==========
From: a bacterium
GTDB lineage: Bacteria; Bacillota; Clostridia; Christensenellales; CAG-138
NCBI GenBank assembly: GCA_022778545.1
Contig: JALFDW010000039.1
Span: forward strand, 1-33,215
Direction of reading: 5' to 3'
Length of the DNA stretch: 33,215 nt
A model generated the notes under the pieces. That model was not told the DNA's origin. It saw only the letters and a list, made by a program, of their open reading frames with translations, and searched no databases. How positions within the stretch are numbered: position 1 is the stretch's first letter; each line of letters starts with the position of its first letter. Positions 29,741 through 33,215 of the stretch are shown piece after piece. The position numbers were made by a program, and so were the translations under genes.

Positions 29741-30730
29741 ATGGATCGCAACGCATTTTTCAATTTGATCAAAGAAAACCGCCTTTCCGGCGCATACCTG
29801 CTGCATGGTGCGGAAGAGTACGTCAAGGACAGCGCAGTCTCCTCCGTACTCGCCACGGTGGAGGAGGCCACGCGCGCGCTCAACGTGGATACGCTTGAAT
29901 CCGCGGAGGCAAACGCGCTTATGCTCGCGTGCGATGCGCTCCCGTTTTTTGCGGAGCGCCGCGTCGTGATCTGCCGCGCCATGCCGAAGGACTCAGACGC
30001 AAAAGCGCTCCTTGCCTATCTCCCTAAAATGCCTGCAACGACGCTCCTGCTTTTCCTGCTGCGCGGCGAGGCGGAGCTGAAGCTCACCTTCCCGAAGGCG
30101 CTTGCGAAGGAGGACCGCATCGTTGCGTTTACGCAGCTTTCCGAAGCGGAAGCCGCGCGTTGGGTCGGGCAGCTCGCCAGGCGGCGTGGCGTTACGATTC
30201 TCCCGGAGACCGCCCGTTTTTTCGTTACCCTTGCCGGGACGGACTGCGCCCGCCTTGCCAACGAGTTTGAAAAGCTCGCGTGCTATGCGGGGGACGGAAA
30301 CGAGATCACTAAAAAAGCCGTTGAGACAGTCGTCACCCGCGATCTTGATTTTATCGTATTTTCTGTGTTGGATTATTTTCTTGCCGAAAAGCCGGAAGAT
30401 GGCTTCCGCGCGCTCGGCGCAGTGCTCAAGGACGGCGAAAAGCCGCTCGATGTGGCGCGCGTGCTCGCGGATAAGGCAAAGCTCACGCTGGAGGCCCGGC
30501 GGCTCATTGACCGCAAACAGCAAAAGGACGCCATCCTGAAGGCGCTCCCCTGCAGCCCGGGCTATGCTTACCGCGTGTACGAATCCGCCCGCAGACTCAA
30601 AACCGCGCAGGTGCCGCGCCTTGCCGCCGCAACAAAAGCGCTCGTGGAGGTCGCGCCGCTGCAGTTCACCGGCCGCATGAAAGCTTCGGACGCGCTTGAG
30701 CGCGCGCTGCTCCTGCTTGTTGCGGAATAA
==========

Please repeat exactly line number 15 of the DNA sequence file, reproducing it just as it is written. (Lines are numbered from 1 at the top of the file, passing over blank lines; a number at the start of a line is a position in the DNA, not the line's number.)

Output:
30201 TCCCGGAGACCGCCCGTTTTTTCGTTACCCTTGCCGGGACGGACTGCGCCCGCCTTGCCAACGAGTTTGAAAAGCTCGCGTGCTATGCGGGGGACGGAAA